What kind of properties can cost segregation be used on?

Cost segregation can be utilized for both residential and nonresidential real estate. The benefits can vary widely, though, since it’s dependent on identifying components of the real property that are nonstructural and will be eligible for shorter class lives. For example, a manufacturing facility will typically yield more accelerated deductions than a warehouse will since more specialty work will be needed for the manufacturing process than would otherwise be required for the building.

When can cost segregation be used?

Taxpayers can utilize cost segregation in any tax year they own the real property. If used in a year after the property was placed in service for depreciation, the taxpayer can catch up on depreciation deductions they were entitled to under cost segregation by filing a change of accounting method.  

Who is cost segregation ideal for?

Cost segregation provides the most benefit for materially participating real estate professionals. For taxpayers that meet the qualifications for this designation, if the depreciation from a cost segregation study creates a taxable loss, they can use the losses against any other business income and up to $500,000 of income from nonbusiness sources during the tax year. Cost segregation can also provide a benefit for investors who have multiple passive investments. Although passive investors cannot use losses to offset nonbusiness income, they can use them to offset business income they do not materially participate in.

What risks are associated with cost segregation?

The main risk of cost segregation is taking accelerated depreciation on a tax return without a qualified individual providing the analysis. There is no indication that using cost segregation increases the risk of an IRS audit, even if it is taken by filing a change of accounting method. If the return is selected for audit, though, it would be highly unusual for the IRS not to look closely at the methodology used in determining the shorter class lives. It is recommended when looking at providers of cost segregation studies that inquiries are made regarding their IRS audit experience and what level of support they provide in the event of an audit.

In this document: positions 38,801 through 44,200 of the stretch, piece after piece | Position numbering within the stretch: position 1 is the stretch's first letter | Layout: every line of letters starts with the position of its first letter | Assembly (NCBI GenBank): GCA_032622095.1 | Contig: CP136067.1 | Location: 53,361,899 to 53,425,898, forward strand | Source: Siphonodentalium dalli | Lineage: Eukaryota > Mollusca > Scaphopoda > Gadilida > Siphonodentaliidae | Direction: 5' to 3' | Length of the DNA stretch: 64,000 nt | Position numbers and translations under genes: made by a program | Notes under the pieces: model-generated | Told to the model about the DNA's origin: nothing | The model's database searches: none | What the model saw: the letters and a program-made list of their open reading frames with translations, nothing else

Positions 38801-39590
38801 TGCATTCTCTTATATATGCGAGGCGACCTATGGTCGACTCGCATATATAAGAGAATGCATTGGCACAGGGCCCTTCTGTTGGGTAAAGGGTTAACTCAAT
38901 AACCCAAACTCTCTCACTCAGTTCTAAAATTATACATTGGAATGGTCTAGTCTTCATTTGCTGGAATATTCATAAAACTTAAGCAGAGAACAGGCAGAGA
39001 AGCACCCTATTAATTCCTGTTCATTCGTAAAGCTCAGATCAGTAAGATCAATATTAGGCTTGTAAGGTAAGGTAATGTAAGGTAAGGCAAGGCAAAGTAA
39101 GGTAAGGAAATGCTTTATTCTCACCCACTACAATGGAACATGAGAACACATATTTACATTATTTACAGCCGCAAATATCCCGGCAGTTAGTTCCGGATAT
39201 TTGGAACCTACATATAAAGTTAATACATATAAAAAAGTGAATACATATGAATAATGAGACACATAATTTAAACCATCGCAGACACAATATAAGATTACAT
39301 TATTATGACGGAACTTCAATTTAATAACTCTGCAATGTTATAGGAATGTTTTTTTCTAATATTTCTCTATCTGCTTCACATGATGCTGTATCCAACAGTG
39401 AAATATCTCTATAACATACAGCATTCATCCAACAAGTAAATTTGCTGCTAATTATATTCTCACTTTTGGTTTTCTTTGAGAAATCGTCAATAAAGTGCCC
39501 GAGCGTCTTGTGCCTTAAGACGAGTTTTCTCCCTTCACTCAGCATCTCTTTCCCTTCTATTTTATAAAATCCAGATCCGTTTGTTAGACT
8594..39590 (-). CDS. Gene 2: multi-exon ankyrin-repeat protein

Could 100% bonus depreciation be on its way back?

The Tax Relief for American Families and Workers Act, which passed in the House earlier this year, proposes the restoration of 100% bonus depreciation. Your Perkins team is monitoring the legislation closely to see if it will pass the Senate this year.

While we await Congressional action, learn more about how bonus depreciation could change in the years ahead and what bonus depreciation opportunities exist for real estate businesses independent of pending legislation. Don’t hesitate to reach out to any of the knowledgeable Perkins real estate professionals with questions on how these benefits may apply to your specific tax situation.


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This article was originally published on July 31, 2023. It has been updated to provide readers with the information needed to thrive in today’s real estate market.